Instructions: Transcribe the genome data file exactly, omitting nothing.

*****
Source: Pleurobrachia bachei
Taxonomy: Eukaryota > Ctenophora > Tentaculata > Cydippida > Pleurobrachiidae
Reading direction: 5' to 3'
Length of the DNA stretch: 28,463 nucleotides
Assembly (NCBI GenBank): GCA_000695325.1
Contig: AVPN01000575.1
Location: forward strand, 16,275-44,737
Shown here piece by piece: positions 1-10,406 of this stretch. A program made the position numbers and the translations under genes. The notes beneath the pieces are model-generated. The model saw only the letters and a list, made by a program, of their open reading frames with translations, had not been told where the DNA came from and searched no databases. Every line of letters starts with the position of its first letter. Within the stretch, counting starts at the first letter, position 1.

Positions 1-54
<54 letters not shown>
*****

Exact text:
Source: Pleurobrachia bachei
Taxonomy: Eukaryota > Ctenophora > Tentaculata > Cydippida > Pleurobrachiidae
Reading direction: 5' to 3'
Length of the DNA stretch: 28,463 nucleotides
Assembly (NCBI GenBank): GCA_000695325.1
Contig: AVPN01000575.1
Location: forward strand, 16,275-44,737
Shown here piece by piece: positions 1-10,406 of this stretch. A program made the position numbers and the translations under genes. The notes beneath the pieces are model-generated. The model saw only the letters and a list, made by a program, of their open reading frames with translations, had not been told where the DNA came from and searched no databases. Every line of letters starts with the position of its first letter. Within the stretch, counting starts at the first letter, position 1.

Positions 1-54
<54 letters not shown>